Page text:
Ceiling: An every day 3B who doesn’t hit for a big average, but draws walks and shows good power. Like Golson, but to a lesser degree, makeup issues are starting to creep up, and word of him coasting at times is troubling. He’ll be 23 for his 2007 season at Reading, and it will be a big chance for him to evelate his status, or at the same time, greatly diminish his status.

Floor: Guys like Costanzo normally will always make it to the big leagues, but whether or not they ever stick, or become useful players is another matter. His floor is a four A corner INF/OF guy who plays occasionally at the big league level, but spends most of the season at AAA waiting for an injury. Disappointments like Sean Burroughs keep getting chances, and so too will Costanzo. The key will be consistency, and if he can maintain a consistent level of performance for an entire year, he’s got a fairly good chance of reaching his ceiling, we’ll say 65%. However, I think he has an even greater chance of falling down a bit closer to his floor.

Conclusion: 2007 is a big year for Mike. If he can sustain a solid campaign for the entire year, against tougher AA competition, then we might have a legit 3B prospect on our hands. If not, maybe it’s time he heads back to the mound and works on his curveball again. That’s being harsh, but he needs to have a 2007 to remember, or we probably won’t be remembering him down the road, at least for his on the field contributions. We’ll always remember him as being the guy we drafted who bragged about going home from the hospital in a mini Phillies jacket.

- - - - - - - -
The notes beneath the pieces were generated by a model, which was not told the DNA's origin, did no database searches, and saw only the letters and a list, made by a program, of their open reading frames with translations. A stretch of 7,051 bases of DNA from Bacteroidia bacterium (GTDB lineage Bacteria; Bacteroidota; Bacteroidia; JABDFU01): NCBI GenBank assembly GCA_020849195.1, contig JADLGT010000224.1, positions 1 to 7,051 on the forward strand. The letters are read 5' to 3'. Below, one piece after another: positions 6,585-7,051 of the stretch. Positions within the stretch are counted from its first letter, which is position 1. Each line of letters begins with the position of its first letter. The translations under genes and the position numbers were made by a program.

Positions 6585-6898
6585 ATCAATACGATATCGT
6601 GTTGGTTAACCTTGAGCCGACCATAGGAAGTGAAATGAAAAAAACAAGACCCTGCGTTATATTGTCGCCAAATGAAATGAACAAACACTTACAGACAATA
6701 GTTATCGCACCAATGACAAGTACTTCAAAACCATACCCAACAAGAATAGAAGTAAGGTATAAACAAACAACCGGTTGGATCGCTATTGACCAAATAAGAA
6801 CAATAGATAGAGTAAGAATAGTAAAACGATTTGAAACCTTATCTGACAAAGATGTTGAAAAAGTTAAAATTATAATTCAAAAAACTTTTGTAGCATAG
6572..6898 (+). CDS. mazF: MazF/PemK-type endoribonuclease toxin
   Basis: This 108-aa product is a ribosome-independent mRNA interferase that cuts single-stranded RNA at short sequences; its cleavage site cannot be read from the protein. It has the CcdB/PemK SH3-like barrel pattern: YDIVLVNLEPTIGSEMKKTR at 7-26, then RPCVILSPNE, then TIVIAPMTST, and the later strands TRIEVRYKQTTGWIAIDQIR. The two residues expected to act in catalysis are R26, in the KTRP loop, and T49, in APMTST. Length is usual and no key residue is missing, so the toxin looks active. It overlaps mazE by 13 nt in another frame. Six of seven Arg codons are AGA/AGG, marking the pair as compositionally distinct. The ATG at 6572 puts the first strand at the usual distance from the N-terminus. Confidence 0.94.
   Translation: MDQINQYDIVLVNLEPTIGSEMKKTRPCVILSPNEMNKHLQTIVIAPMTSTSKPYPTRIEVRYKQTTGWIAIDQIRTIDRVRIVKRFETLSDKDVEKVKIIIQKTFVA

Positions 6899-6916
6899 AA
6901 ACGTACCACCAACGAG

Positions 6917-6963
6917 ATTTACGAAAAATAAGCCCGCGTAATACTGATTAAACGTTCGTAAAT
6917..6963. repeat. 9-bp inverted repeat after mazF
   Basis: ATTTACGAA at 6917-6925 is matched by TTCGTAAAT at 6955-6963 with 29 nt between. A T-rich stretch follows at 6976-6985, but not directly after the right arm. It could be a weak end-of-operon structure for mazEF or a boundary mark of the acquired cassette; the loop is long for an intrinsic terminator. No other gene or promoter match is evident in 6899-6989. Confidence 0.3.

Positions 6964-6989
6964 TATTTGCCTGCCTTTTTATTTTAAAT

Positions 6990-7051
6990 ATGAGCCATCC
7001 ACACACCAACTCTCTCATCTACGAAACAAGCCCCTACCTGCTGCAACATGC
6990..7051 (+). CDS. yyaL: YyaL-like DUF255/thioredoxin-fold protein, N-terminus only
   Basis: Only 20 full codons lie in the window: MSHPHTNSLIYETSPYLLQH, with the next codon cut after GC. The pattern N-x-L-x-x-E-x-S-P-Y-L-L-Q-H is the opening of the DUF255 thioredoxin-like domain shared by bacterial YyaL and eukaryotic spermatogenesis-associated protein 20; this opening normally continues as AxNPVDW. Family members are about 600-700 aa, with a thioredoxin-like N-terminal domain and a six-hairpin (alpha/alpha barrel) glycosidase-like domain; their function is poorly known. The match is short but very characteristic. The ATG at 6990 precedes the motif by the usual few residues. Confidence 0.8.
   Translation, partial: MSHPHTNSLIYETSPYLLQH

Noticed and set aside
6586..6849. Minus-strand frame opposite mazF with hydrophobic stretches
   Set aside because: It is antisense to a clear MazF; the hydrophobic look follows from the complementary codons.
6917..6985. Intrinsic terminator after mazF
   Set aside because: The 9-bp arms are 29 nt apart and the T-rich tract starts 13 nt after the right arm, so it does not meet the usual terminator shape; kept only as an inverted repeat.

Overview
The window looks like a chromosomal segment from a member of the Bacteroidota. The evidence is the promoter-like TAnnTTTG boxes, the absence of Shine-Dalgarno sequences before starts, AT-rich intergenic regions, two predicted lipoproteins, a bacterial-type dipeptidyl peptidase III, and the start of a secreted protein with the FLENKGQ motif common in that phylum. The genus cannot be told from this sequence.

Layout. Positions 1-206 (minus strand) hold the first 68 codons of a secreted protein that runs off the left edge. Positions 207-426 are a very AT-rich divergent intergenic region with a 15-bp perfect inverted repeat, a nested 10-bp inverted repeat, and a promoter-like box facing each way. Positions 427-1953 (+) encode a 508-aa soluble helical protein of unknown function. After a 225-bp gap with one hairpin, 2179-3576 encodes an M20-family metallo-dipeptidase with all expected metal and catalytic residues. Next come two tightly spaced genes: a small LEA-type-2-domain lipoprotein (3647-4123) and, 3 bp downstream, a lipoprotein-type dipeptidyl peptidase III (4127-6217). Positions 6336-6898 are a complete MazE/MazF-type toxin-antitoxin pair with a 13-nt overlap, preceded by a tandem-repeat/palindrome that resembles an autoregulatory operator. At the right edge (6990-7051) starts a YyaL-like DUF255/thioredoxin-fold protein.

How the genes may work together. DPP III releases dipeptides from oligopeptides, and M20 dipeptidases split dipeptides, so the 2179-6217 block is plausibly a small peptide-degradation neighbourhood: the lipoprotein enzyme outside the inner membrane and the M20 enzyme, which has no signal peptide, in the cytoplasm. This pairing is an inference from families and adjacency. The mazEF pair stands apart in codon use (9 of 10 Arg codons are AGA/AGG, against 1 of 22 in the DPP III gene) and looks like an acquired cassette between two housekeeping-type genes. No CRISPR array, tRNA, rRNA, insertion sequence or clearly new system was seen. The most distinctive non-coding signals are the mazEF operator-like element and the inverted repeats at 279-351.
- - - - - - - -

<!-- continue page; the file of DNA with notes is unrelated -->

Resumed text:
harman.jpg

Harman, Bradley, SS/2B (age 21) Grade = B

Looking at just numbers, like we talked about with Cline, this grade seems out of place. However, Brad gets a pass from me for 2006, for a number of reasons, but most importantly, for off the field issues. His mom passed away back in Australia, and as someone who lost his mom at a young age this year, I completely understand what he went through. I find it mind-boggling that he was even able to play 119 games this season, but clearly looking at his numbers, his mind was elsewhere. When dealing with any kind of tragedy like this, it’s impossible to focus on your job, whether it’s playing baseball, working in an office, or digging ditches, and when you can’t focus, you are obviously going to have a very tough time succeeding, especially at a young age. Harman played all of 2006 at age 20, and while his 2006 was awful both on and off the field, his 2005, where he put up an .822 OPS at Lakewood at age 19, gives us reason to believe he’s going to be ok after an expected slip-up in 2006. He showed good plate discipline in both 2005 and 2006, but just didn’t hit for average at all this year, and his power drastically dropped. The Phillies have little depth at 2B/SS, with only 2006 draft picks Jason Donald and Adrian Cardenas representing legit prospects in those positions. Donald and Cardenas are probably going to open up at SS/2B in Lakewood, which means Harman could either repeat Clearwater or head to Reading to start 2007. They may have him start in Clearwater, and if he’s focused and ready to go, he could be promoted after a month or two. He still remains a really bright prospect, which is why I’m inclined to give him a B, even though his 2006 would say he doesn’t deserve it.